Skip to content

University of Victoria-led climate change organization name Inuit woman fellow

The Nobel Peace Prize nominee will focus on 'growing a new generation of climate-conscious leaders'
Nobel Peace Prize nominee Siila Watt-Cloutier was named as the inaugural Indigenous climate fellow at a UVic-led organization dedicated to amplifying climate change research.

Nobel Peace Prize nominee Siila Watt-Cloutier has been named the inaugural Indigenous climate fellow at the Pacific Institute for Climate Solutions, a University of Victoria (UVic)-led organization that aims to "amplify B.C. research and insights to answer complex climate change issues," according to their website.

Watt-Cloutier, the former international chair of the Inuit Circumpolar Council and an officer of the Order of Canada, was described by UVic as a lifelong advocate for the rights of Inuit people and a leading voice in climate action who has connected human rights and climate change in the public and political consciousness.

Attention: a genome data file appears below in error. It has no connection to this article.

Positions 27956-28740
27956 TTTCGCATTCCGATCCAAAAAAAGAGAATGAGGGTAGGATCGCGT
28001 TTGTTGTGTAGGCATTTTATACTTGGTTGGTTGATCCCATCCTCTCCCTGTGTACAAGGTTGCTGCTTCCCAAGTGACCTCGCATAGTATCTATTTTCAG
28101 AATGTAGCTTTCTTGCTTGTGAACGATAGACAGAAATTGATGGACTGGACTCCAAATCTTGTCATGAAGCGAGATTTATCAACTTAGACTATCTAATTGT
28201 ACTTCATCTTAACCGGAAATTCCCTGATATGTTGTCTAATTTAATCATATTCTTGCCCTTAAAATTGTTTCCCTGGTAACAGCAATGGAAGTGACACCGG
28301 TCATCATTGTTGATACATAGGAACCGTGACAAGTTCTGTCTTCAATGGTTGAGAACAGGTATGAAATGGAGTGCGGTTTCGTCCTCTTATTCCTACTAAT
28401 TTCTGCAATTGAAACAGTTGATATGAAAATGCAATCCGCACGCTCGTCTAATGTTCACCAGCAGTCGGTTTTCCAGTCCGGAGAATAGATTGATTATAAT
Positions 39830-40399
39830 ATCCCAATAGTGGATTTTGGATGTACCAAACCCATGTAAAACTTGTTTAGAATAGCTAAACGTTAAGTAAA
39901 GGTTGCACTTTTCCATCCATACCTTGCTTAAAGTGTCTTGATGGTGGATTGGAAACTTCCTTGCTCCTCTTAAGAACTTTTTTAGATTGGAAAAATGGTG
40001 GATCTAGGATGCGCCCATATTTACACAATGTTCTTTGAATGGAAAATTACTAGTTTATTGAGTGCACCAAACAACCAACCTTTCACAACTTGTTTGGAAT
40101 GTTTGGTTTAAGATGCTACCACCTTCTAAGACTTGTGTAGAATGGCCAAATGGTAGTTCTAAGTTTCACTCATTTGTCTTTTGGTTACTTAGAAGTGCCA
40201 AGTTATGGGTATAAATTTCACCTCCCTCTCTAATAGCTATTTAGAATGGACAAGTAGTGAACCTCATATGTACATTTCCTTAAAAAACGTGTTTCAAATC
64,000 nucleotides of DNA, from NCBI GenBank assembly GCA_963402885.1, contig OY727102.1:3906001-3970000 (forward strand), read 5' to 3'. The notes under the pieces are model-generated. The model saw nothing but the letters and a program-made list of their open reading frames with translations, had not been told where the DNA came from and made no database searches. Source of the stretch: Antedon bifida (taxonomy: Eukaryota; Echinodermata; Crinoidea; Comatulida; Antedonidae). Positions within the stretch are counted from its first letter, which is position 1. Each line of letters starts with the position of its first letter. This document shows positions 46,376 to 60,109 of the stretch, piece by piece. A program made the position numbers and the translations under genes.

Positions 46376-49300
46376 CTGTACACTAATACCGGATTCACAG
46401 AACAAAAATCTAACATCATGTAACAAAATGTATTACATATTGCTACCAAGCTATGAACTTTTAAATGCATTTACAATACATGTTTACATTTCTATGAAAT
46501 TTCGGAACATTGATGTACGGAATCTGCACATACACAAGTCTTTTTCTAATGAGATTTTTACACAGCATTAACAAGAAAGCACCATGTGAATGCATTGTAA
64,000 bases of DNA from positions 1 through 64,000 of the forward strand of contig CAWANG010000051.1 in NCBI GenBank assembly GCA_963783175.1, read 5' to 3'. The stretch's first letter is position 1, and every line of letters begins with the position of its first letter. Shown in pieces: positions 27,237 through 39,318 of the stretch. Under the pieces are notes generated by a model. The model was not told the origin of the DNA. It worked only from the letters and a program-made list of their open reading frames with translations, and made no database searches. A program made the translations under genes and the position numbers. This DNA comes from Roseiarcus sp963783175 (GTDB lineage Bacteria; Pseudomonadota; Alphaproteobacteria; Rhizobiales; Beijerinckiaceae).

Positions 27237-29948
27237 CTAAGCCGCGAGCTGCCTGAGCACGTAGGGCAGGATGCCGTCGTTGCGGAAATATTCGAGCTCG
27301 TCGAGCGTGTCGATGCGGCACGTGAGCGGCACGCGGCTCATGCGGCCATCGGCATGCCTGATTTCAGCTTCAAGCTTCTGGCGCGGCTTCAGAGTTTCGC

"We are living in an era of unprecedented and rapid climate change. As the Arctic sea ice and glaciers melt, the impacts are felt worldwide from floods, fires and droughts. It becomes clear that Indigenous wisdom is the medicine the world seeks in addressing sustainability issues," she said in a news release.

Her fellowship, which was funded by PICS and the Gordon Foundation, will focus on growing a new generation of climate-conscious leaders by spending time working with students, researching policy approaches to advance reconciliation while addressing climate change, and engaging in networks that foster Indigenous-led climate solutions.

"Siila is one of the world’s most prominent climate leaders. We are humbled and thankful she will be joining PICS and be contributing her wisdom and experience to our institute and collaborative network of researchers, students, communities and Nations across B.C.," said Ian Mauro, executive director of PICS.


About the Author: Greater Victoria News Staff

Read more